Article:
The quality of your recorded audio for an at home podcaster is a black art. Audio is a fundamentally analog process and Once upon a time, in the antediluvian ages of podcasting (2005 / 2006), I was a podcaster. And then, a decade later, my friend Nick Janetakis, a producer of online courses also taught me a bunch of things about audio quality.

Here's one thing to know:

You will tell yourself that you can clean up the audio later. This will ALMOST NEVER happen. Getting the audio right at record time is key.

Here are some tips:

  1. A good mic. I use A Yeti Blue USB for about $149 and that's more than good enough.
  2. A pop filter. This is a cheap ($10) foam filter that goes in front of your mic and reduces mouth / breath noise.
  3. Put a towel under your laptop. Laptops have fans and fans are mechanical and vibrate. Also your movement on the keys / mouse will make noise. A towel under the laptop acts as a shock absorber for movement / vibration.
  4. Put your phone into do not disturb mode. If you are an iPhone user then set it to Do Not Disturb. If you have overrides on this for say calls / texts from family then create a Really Do Not Disturb (or call it Podcasting) setting and do not have overrides.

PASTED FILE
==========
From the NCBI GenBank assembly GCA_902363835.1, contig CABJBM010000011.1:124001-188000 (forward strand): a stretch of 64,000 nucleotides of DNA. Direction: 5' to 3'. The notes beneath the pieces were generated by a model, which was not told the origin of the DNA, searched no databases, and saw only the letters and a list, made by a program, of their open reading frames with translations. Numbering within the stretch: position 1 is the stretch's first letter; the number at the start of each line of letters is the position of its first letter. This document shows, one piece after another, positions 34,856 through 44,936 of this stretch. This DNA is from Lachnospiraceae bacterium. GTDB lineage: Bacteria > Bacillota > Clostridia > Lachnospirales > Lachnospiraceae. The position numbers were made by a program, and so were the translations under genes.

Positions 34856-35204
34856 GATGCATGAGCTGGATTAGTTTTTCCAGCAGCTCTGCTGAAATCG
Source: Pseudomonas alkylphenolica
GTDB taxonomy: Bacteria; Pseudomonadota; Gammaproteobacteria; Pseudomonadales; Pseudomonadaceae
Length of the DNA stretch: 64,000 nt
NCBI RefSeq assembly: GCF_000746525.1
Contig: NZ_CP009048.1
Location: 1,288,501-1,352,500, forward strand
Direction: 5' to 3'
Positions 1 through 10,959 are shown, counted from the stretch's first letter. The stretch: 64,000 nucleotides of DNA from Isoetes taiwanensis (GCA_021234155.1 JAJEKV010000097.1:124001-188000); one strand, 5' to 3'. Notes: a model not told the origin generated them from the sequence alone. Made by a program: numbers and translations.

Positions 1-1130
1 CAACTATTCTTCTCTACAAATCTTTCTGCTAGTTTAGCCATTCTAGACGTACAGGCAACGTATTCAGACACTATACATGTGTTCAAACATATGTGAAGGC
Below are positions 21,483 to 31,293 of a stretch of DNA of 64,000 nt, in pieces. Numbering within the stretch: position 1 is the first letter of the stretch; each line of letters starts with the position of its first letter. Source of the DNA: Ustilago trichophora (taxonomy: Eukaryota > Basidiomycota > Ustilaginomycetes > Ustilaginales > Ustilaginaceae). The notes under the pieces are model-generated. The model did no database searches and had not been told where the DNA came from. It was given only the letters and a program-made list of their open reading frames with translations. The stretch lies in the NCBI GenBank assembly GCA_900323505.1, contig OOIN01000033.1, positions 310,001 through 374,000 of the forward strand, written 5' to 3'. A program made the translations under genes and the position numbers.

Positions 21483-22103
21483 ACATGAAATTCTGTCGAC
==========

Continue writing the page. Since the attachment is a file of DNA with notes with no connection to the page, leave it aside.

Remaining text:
5. Turn off all your phone alarms. Make sure they are off.
  6. Leave your phone in the other room. This is the easiest one.
  7. Get rid of your chair with casters / the ability to lean back. Chairs move. A mic will pick this up.
  8. Experiment with different USB ports for your mic. Different ports may have different isolation levels from the underlying circuitry of the machine. You may have less electrical hum / cross talk when you plug it on the right (or the left).
  9. Log out of all Instant Messaging tools on your laptop. Again you want to suppress notification noises.
  10. Don't record in a room with hardwood floors. Audio reverberates far more than you would think.
  11. Record in the clothes / coat closet. A closet with clothes in it is actually a very silent area and the clothes eliminate audio bouncing back on you from the walls / ceiling / floor.